Did you know...
* Saddlebag Lake sits on the Eastern side of the Sierra Nevada's and rests at 10,087 ft. In 1919, the Southern Sierra Power Company built the dam and even today, uses the water from Saddlebag Lake to generate power in Lee Vining. The water then flows to Mono Lake or it is diverted to the L.A. Aqueduct System.
* In the early 1900's, the first cabin was built at Saddlebag and was used as a trapper cabin for the area. Since that time, the original cabin has been refurbished and modernized by several owners.
* The Saddlebag Lake Cafe and General Store was built in 1947. Its features include a fireplace made from local rocks such as: tungsten, black and red obsidian, crystal, and quartz. It also displays a high ceiling which was hand burnt to give its unique look.
* In the Twenty-Lakes basin north of Saddlebag Lake, there was a tungsten mine actively mined by the Hess family of Lee Vining. The mine was closed in 1962.
* One of the cabins used as living quarters is presently used as a forest service wilderness ranger headquarters. The windows and siding from two of the mine buildings were incorporated into the resort storage building. If you are standing at the lower Conness Lake looking toward Wasco Lake, you can still see the remnants of the water flume that furnished water for the mine in the canyon.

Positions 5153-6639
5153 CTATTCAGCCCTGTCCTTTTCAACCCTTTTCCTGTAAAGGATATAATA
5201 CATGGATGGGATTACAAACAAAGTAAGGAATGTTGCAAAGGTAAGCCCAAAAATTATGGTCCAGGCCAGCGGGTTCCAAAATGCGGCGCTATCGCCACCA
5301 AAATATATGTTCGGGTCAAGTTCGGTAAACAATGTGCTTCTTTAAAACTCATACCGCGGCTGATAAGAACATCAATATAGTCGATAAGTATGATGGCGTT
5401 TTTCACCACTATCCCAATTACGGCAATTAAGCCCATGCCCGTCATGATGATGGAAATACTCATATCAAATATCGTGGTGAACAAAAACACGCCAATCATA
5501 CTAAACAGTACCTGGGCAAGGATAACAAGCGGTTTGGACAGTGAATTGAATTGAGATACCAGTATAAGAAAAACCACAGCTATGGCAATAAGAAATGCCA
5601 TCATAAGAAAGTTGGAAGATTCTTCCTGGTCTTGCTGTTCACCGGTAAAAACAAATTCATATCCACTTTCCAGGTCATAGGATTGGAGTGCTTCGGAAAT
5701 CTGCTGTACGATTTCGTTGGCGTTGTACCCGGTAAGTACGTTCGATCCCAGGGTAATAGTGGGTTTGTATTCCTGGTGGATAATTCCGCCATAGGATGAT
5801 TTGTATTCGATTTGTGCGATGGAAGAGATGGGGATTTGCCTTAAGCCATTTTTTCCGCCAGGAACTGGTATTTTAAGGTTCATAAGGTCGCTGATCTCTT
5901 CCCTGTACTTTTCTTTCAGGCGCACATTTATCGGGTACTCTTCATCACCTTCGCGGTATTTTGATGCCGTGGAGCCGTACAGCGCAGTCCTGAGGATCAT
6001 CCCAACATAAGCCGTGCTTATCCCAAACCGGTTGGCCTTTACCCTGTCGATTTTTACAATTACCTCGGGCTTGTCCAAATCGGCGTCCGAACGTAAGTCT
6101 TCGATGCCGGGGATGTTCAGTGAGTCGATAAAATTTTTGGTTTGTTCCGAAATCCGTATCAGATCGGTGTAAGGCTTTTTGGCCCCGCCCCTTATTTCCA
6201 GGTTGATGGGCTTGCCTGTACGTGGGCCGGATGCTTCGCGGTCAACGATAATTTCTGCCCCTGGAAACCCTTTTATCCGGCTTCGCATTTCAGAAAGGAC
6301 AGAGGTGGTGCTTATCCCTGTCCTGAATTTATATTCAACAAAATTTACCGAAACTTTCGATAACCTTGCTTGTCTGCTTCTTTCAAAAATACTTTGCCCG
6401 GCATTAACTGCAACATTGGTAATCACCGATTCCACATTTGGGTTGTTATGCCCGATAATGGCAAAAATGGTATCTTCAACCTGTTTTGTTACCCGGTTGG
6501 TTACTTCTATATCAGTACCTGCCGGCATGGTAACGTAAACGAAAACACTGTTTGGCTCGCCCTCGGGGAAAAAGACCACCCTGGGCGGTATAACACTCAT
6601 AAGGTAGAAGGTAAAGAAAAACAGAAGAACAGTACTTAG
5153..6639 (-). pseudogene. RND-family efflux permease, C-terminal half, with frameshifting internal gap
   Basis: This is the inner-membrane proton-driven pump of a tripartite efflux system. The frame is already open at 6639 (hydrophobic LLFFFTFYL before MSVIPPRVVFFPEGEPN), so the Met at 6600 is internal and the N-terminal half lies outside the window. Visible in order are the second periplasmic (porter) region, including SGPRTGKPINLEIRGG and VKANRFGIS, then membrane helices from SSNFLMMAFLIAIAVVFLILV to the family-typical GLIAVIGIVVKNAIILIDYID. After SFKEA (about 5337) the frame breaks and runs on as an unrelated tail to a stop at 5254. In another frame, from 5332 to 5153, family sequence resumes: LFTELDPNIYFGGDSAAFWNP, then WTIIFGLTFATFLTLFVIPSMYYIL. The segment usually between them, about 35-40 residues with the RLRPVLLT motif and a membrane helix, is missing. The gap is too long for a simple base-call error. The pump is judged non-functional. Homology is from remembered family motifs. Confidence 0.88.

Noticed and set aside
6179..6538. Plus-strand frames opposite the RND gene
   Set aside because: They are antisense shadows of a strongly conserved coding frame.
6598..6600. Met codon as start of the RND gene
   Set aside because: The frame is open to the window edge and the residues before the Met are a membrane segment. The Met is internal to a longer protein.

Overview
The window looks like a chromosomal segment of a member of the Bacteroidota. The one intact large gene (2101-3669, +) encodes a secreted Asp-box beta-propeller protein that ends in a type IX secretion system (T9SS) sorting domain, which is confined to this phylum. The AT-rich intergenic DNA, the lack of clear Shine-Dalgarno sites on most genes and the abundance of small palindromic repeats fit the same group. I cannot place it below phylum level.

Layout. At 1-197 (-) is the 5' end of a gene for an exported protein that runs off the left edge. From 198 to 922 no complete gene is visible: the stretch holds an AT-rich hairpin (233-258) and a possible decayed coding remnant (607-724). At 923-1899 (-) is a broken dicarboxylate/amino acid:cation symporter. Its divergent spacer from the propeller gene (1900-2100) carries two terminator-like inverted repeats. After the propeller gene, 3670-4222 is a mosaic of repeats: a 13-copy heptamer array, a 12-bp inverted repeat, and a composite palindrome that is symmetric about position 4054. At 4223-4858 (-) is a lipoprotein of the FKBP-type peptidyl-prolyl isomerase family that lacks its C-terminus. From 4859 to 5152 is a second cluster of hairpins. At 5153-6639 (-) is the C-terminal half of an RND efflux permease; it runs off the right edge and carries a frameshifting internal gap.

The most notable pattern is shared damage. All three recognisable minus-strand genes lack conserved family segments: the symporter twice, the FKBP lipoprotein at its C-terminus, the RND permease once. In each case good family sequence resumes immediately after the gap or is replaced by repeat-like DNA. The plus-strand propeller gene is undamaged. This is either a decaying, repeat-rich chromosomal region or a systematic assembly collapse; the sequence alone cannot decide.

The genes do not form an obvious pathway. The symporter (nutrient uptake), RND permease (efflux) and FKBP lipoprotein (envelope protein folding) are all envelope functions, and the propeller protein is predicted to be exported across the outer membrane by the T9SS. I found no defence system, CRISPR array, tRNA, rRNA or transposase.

* Sawmill Canyon, the canyon seen coming up the Saddlebag Road, was home to a sawmill which furnished lumber for Bennettville. Currently, the Carnigie Institute uses the canyon for a high altitude plant and shrub research and experiment station.
* Saddlebag Lake Resort has had its share of making Sierra history. Originally built by the Gardisky family in the 1900's, the resort was later owned by the Berglund family, who sold it to the Grover's in 1960. The Grover's' operated the concession for 26 years. In 1986, they semi-retired and sold the resort to Don and Lois Stennerson, who ran the business until 1997. Saddlebag Lake Resort is currently owned by Richard and Carmen Ernst of Modesto, California.